I agree that this issue (and the interplay between IHL and IHRL as it manifests in regards to this issue) may yet affect the debate on the legal implications of membership of a non-state armed group as it affects child members. However, I am more doubtful that this issue can or should impact upon the assessment of whether, in a particular scenario, a child is indeed engaged in DPH. I am yet to read Prof Provost’s post on Ejil Talk, and may thus yet be persuaded otherwise, but my main concern with “a child-specific concept of direct participation” is that it is difficult or almost impossible in some conflicts settings (specifically in the conflicts in which children are used most often) for the opposing forces to determine whether the their opponents include children or not.

    It is certainly not unusual for adult soldiers to engage child soldiers on the battlefield (indeed this is largely what makes child soldiering so abhorrent). However, the constant practice is that adult soldiers do engage children in these circumstances.

    One final point, I am not convinced that “the general trend within international law [is] towards protecting child soldiers”. There is an undeniable focus on child soldiering within international law, however, much of the debate is actually focused on accountability, and agency. It is certainly worth mentioning in this regard, that it seems to be a minority of children who are recruited through absolute force. This does of course open the debate to the decision-making abilities of children to join in the first place.

  13. Chris,

    You your post just came up after I submitted mine. I agree completely (if I understand the double negative correctly…)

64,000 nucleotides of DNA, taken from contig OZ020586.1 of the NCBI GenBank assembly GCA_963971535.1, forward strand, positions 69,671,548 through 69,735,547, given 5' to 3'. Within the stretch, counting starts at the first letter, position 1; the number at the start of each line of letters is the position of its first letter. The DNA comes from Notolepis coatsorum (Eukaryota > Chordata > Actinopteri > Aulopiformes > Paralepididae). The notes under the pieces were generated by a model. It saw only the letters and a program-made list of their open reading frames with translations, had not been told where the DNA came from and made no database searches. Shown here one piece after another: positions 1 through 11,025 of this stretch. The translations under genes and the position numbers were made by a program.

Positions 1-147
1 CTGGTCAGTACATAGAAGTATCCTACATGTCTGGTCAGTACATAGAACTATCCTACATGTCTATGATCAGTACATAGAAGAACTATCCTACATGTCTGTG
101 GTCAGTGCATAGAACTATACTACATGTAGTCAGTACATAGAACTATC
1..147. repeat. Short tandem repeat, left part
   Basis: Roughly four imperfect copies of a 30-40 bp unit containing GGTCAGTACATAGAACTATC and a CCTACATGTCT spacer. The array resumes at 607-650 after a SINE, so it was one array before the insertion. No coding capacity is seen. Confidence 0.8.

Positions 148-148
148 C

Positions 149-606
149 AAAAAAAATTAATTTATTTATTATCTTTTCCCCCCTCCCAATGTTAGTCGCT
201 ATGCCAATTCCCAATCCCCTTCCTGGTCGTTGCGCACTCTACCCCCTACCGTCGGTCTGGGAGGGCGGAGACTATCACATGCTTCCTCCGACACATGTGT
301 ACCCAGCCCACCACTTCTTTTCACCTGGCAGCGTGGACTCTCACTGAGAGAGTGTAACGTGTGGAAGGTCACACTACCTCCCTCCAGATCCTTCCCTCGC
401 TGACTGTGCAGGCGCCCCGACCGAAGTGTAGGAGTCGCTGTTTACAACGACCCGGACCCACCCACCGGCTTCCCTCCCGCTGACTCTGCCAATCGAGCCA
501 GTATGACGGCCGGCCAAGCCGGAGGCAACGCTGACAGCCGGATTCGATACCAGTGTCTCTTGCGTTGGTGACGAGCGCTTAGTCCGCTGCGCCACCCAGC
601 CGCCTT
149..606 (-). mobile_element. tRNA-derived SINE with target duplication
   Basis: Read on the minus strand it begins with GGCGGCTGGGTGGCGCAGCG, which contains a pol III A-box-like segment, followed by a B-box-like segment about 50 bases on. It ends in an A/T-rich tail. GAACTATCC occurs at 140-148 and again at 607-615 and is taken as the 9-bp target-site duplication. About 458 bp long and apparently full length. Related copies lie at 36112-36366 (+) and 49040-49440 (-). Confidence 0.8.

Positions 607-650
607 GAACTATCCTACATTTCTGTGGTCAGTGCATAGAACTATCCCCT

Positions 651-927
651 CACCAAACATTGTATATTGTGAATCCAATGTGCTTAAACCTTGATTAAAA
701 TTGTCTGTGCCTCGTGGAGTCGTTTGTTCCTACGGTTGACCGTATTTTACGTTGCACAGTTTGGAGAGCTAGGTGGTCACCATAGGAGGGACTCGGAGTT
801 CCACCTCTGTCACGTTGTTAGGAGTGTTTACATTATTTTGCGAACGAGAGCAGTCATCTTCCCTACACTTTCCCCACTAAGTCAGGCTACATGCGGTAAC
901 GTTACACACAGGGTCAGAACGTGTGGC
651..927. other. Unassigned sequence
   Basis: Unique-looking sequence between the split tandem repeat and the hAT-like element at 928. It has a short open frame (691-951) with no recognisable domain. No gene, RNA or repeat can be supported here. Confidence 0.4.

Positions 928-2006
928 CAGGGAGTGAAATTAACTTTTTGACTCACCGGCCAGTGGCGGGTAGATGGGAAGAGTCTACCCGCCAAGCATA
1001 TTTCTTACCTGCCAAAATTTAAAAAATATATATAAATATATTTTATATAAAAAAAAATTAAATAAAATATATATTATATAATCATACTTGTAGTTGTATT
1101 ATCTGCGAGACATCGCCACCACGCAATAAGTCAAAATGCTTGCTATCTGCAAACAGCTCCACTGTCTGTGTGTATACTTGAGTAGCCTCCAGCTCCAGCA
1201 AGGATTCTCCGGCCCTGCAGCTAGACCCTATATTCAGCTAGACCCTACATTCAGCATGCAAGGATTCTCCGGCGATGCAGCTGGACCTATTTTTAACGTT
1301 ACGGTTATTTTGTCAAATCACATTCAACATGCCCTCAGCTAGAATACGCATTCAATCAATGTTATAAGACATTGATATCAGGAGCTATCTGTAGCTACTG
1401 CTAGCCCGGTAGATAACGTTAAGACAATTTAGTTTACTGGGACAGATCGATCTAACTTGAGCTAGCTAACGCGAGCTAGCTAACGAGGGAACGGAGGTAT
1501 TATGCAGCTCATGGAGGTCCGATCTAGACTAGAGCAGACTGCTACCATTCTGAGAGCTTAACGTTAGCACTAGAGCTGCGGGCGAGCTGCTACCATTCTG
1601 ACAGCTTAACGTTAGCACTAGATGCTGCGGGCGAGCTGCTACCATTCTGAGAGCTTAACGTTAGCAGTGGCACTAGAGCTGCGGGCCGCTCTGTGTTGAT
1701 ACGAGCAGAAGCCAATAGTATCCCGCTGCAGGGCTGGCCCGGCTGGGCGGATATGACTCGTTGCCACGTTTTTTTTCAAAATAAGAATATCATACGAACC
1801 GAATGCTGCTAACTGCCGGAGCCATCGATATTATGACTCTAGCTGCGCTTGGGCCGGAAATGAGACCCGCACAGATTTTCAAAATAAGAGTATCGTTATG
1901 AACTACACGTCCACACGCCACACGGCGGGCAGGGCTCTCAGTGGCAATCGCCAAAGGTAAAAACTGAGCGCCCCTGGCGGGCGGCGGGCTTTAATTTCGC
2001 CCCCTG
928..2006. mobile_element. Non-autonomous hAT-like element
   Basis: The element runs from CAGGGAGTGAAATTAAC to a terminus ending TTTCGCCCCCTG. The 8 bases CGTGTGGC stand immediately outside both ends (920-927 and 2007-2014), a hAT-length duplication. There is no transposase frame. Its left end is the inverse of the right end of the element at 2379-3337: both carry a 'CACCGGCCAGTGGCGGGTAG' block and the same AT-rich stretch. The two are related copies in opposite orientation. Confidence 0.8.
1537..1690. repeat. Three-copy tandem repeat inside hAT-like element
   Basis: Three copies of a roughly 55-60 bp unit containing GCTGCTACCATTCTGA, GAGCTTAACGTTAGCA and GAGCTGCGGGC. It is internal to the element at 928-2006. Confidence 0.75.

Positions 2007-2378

14. I would like to know of there is any evidence from any recent conflicts that any state has treated child members of armed groups differently. Even if there is such evidence I would also like to know if it was done out of moral and not legal concerns

  15. @ El roam
    Sorry. I don’t agree with your views. After Jyoti Singh (known as Nirbhaya case), India has been forced to amend the law relating to juveniles. Equal treatment cannot be meted out to a child of 7 and a teen of 15 because their understanding of the consequences of their actions are different.

  16. Thank you all very much for your thoughtful comments.

    Adil Haque- As regards POWs and protected persons who were being forced to serve in the forces of a hostile power, in my opinion these persons do retain their protection under IHL unless and for such time as they are DPH.

    Anon- The prohibition against the recruitment of children under fifteen applies irrespectively of whether the child chooses to join the armed group or not, and so I would argue that the reasoning applies to all child soldiers, regardless of their motives for joining. As El roam says, the overriding view is that children cannot voluntarily choose to become members of an armed group.

    Kumar- I agree that it is often very difficult for opposing forces to determine whether a fighter is a child under the age of 15 or not. However, my argument is that the child is a civilian, thus if they are DPH they constitute a military target.

    Chris- My perception is that most IHL experts see child soldiers as no different from adults when it comes to targeting (see the quote from Matthew Haploid in my article). I agree that if a 14 year old is DPH then they are a military target while they are so doing (as a civilian would be), but I would argue once they stop doing so, they are protected as a civilian, unlike their adult counterpart.

    Rene and Gus- Rene, I very much enjoyed your post, but I would agree with Gus that a child specific concept of DPH would be very difficult to apply in practice.

    Zach- the most famous incident involves the British Armed Forces in Sierra Leone (I refer to it in my article and Rene refers to it in his post). There has been some discussion on this matter within the military (see the NATO report I refer to in the article). However, the arguments for treating child soldiers differently from adults have largely been made on moral grounds rather than legal ones.

  17. Kumar ,

    In this point, you are maybe right (maybe) , yet, I haven’t written or expressed nothing in terms of personal view , on age thresholds, but principles . Age threshold is a matter which really does vary from state to state. In this , you are right .


  18. Thanks Joanna for your response.